Grown Ups 2 | Teen Ink

Grown Ups 2

August 23, 2019
By Anonymous

 Grown Ups 2 proves to be a comedic adventure that will, at the very least, be sure to entertain audiences. While the movie isn't entirely a direct sequel to the first movie in the franchise, with this one acting as more of an off-shoot, it still somewhat takes place after the events of the first movie in that Lenny Feder moves back to his hometown with his whole family to be reunited with his home once again, as well as all of his friends. However, despite thinking that living back in a suburban town will allow him to settle down more so than he did in Los Angeles, he soon finds that there's still plenty of drama here. Lenny must deal with old bullies, new bullies, crazy fraternity brothers, party crashers and plenty of other problems that all can't really end well for Lenny. The same goes with the rest of Lenny's friends, who also have plenty of problems to deal with. Eric must face plenty of his ultimate fears, while also struggling to gain attention from his time-consumed wife. Kurt has gone back to work as a repairman for a cable company, so all the problems that come along with the job are now officially his. Marcus learns that he has an adult-son that is large, muscular and just slightly scary, especially considering that Marcus was prepared to meet a little kid, not someone bigger than him. Additionally, Lenny's kids and his friends' kids have plenty of other problems as well, including dealing with other bullies, trying to try out football with bad results, getting into trouble with college kids and plenty of other problems that stem from their parents' shenanigans. With all of this combined, all of the friends have plenty to deal with.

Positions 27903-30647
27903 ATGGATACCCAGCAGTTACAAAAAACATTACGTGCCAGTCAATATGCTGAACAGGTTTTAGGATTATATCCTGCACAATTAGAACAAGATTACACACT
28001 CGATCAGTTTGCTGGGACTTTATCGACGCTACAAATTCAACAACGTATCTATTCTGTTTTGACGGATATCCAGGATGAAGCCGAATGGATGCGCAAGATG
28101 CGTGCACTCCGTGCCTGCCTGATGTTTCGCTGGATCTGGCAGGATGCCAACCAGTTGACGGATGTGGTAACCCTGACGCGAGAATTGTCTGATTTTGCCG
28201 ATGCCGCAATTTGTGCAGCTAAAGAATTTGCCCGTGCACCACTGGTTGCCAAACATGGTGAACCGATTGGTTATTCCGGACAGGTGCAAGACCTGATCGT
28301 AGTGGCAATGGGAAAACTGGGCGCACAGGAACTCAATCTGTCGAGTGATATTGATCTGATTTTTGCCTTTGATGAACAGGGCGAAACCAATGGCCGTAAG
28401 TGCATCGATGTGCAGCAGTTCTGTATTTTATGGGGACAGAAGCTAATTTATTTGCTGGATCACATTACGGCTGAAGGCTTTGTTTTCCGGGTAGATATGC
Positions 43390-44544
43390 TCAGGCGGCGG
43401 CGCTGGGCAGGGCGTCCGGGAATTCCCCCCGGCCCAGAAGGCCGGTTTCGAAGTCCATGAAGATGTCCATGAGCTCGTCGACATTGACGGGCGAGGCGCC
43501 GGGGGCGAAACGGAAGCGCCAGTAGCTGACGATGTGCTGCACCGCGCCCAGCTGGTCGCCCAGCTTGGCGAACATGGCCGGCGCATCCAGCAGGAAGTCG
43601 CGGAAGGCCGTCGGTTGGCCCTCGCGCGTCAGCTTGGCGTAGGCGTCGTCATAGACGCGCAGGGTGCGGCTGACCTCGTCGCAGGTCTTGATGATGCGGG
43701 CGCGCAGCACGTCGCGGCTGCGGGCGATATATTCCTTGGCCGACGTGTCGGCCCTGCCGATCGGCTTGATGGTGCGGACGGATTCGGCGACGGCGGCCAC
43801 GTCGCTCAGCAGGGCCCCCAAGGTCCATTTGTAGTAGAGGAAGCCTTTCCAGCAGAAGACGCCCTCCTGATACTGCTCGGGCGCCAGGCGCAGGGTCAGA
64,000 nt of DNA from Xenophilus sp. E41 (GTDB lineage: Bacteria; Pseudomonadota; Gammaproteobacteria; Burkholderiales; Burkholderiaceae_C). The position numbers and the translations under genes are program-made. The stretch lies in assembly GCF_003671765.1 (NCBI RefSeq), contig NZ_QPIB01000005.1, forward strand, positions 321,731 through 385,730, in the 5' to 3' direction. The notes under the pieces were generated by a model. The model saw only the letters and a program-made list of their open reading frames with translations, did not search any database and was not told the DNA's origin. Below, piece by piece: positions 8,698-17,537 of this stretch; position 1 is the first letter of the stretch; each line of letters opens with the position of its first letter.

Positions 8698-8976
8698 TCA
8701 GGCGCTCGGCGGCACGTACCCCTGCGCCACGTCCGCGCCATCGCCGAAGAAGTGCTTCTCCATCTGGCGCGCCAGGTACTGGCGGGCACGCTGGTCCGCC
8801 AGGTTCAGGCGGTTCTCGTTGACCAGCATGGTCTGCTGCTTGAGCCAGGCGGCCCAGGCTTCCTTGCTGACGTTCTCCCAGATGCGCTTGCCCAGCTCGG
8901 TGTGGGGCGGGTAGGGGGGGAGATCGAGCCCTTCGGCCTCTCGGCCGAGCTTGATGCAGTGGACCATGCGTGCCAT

Grown Ups 2 is a relentlessly entertaining adventure that combines plenty of famous comedians together to create scores of humor. As a comedy, it shouldn't be that surprising that the movie is jam-packed with comedic concepts and ideas, as well as hilarious moments that will be sure to memorable, but it is almost shocking to see just how many jokes are included. While there are in fact unsurprising laughs, the movie still lacks the sophistication to really make it a grown-up movie. There really isn't a deeper meaning to any of the storylines, which may not be a worry for some, but for others looking for a more serious movie, this probably won't be what they're looking for. 

Grown Ups 2 has a star-studded cast that oozes with talent and ensures that all of the comedy in the movie is well-executed and shines as much as the professional comedians fueling the movie. As a cast loaded with plenty of top-tier names, including Adam Sandler, Kevin James, David Spade, Chris Rock, Maya Rudolph, Nick Swardson, the legendary Shaquille O'Neal, Colin Quinn, Steve Buscemi, Andy Samberg, Steven Anderson, Taran Killam and the late Cameron Boyce, all of the jokes in the movie are brought to life. With a cast like this, it shouldn't be too unexpected that it is boatloads of fun to see all of the comedians interact with one another, but the raw charm of this appealing aspect will be sure to at least prove to be a wonderful addition to the movie. Of the phenomenal cast, the most noteworthy performances probably come from Sandler, James, Spade and Rock simply because they have the most important roles, but there are plenty of other meaningful perfroamcnes that aid in making the movie substantially more interesting. 

Grown Ups 2 may not effectively elucidate any true theme or message, but for this movie, that's completely fine due to the immense amount of comedy. With a fan-favorite cast that has at least one actor for everyone, this movie can truly be a comedy with a somewhat wide range of audiences. The only real group that this isn't good for is those who wish to see a more sophisticated film, but otherwise this isn't entirely an issue. While this movie isn't entirely a must-see, per say, this is certainly still worth watching for the talented cast alone. 

The author's comments:

"The eighties? That was seventy years ago!" - Bean Lamonsoff

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